High jumper get­ting bronze nine years later

Los Angeles Times - - COL­LEGE FOOT­BALL -

Chaunté Lowe, the sixth-place high jumper from the 2008 Bei­jing Olympics, has been of­fi­cially up­graded to third place and will re­ceive a bronze medal af­ter three com­peti­tors who fin­ished ahead of her had been caught dop­ing when their sam­ples were retested years later.

“Through­out her ca­reer, Chaunté has con­ducted her­self with class, while also be­ing one of this coun­try’s great­est ath­letes,” Max Siegel, chief ex­ec­u­tive of USA Track and Field, said in a state­ment. “Her story is one of per­se­ver­ance and pa­tience be­ing re­warded.”

The third-, fourth- and fifth-place fin­ish­ers — Anna Chicherova of Rus­sia, Ye­lena Sle­sarenko of Rus­sia and Vita Pala­mar of Ukraine — are among a grow­ing num­ber of ath­letes who have been dis­qual­i­fied.

“It’s easy to look at this sit­u­a­tion and think about all that was lost,” Lowe said. “But I choose to look for­ward to all that was gained.” — David Whar­ton

Fox Sports part­nered with a South Amer­i­can mar­ket­ing firm to make mil­lions of dol­lars in bribes to high­rank­ing soc­cer of­fi­cials in ex­change for lu­cra­tive broad­cast­ing rights to ma­jor tour­na­ments, the mar­ket­ing com­pany’s for­mer chief ex­ec­u­tive tes­ti­fied at a U.S. cor­rup­tion trial.

Ale­jan­dro Burzaco, for­mer CEO of the firm based in Ar­gentina, tes­ti­fied in New York fed­eral court that Fox and other broad­cast­ers were in­volved in a scheme to pay bribes — con­cealed us­ing off­shore side en­ti­ties and sham con­tracts — that se­cured rights for the Copa Amer­ica and other events.

Fox Sports de­nied any in­volve­ment in bribery in a state­ment is­sued late Tues­day. The state­ment said Burzaco’s com­pany was a sub­sidiary of Fox Pan Amer­i­can Sports, which at the time was un­der the con­trol of a pri­vate-eq­uity firm.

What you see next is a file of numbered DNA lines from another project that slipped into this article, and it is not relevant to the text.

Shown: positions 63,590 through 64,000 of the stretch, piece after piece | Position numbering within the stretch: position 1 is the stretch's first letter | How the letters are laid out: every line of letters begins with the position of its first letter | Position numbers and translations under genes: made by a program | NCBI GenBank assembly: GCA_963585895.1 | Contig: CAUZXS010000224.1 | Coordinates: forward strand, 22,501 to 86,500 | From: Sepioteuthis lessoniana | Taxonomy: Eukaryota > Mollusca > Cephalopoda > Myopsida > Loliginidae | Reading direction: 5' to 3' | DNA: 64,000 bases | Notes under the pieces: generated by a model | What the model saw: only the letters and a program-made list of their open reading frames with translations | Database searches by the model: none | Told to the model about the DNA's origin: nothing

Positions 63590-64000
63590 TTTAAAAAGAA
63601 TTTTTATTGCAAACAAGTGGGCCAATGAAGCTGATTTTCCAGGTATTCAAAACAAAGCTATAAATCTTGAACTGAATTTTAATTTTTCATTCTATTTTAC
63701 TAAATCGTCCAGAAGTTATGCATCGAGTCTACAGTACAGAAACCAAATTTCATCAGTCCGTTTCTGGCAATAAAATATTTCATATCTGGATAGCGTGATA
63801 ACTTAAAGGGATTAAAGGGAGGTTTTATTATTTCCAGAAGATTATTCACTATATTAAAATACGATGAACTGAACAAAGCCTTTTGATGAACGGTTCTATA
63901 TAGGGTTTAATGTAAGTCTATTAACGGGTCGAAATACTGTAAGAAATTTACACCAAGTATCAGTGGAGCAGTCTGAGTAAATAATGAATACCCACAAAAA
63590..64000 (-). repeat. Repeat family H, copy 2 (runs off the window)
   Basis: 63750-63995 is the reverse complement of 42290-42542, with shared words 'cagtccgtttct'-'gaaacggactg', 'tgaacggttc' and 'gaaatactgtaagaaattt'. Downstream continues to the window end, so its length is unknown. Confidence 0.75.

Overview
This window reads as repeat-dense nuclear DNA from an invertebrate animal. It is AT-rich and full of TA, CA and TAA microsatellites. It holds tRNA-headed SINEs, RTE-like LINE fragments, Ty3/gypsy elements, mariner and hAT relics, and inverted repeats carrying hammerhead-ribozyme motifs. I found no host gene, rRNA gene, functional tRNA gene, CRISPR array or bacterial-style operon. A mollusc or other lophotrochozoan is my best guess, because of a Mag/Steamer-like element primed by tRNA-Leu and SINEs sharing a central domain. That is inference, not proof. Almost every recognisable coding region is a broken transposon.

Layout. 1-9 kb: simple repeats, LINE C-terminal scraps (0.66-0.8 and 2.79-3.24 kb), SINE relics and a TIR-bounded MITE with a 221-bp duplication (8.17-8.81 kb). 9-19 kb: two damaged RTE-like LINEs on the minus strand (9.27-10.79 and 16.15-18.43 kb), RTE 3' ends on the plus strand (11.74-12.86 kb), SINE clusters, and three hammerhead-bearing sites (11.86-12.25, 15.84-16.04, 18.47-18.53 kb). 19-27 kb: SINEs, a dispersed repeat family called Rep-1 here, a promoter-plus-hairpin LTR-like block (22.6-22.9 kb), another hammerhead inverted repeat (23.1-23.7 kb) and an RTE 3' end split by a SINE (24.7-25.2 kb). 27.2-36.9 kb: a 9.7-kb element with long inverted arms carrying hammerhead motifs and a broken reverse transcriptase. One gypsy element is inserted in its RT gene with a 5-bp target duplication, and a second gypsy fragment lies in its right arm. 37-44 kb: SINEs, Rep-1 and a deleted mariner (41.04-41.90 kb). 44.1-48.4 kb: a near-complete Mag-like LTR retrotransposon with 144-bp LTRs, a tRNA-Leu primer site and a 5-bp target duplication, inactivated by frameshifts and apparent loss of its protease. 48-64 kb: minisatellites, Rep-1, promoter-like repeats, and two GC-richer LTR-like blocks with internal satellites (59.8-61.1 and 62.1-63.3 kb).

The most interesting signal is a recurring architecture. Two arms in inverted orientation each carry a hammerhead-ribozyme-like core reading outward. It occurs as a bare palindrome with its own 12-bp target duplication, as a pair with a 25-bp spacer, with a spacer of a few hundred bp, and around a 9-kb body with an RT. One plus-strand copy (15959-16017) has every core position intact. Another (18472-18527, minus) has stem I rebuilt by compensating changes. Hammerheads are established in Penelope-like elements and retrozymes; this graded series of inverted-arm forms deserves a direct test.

“Any sug­ges­tion that Fox Sports knew of or ap­proved of any bribes is em­phat­i­cally false,” the state­ment said. “Fox Sports had no oper­a­tional con­trol of the en­tity with Burzaco ran.”

Roger Fed­erer, the 19-time Grand Slam cham­pion, guar­an­teed his place in Satur­day’s semi­fi­nals of the ATP Fi­nals by de­feat­ing Alexan­der Zverev 7-6 (6), 5-7, 6-1 in Lon­don.

U.S. Soc­cer is look­ing into the pos­si­bil­ity of an event next sum­mer in­volv­ing teams that do not make the field for the 2018 World Cup. The idea of an ex­hi­bi­tion tour­na­ment has been floated as sort of an “NIT” tour­na­ment for soc­cer teams like the United States, Italy, Chile and Ghana that won’t be play­ing in Rus­sia.

We­ston McKen­nie scored in his U.S. de­but, goal­keeper Ethan Hor­vath al­lowed a seem­ingly harm­less cross to drop be­tween his arms and into the net and the Amer­i­cans tied Por­tu­gal 1-1 at Leiria, Por­tu­gal, in their first match since fail­ing to qual­ify for next year’s World Cup.

Chris­tian Erik­sen scored a hat trick as Den­mark qual­i­fied for next year’s World Cup with a 5-1 vic­tory over Ire­land in Dublin.

A prose­cu­tor says the gov­ern­ment has 16 hours of tele­phone con­ver­sa­tions by fired Auburn as­so­ciate head bas­ket­ball coach Chuck Per­son to use against him at trial.

As­sis­tant U.S. At­tor­ney Robert Boone in New York made the dis­clo­sure as Per­son pleaded not guilty to charges in a col­lege bas­ket­ball bribery scan­dal.

Two-time Cy Young Award win­ner Roy Hal­la­day was re­mem­bered as an amaz­ing hus­band, fa­ther, friend and team­mate who was one of the best pitch­ers of his gen­er­a­tion but an even bet­ter man at a memo­rial ser­vice in Clear­wa­ter, Fla., that drew more than 1,000 peo­ple.

Bobby Do­err, the Hall of Fame sec­ond base­man dubbed the “Si­lent Cap­tain” of the Bos­ton Red Sox, has died. He was 99.

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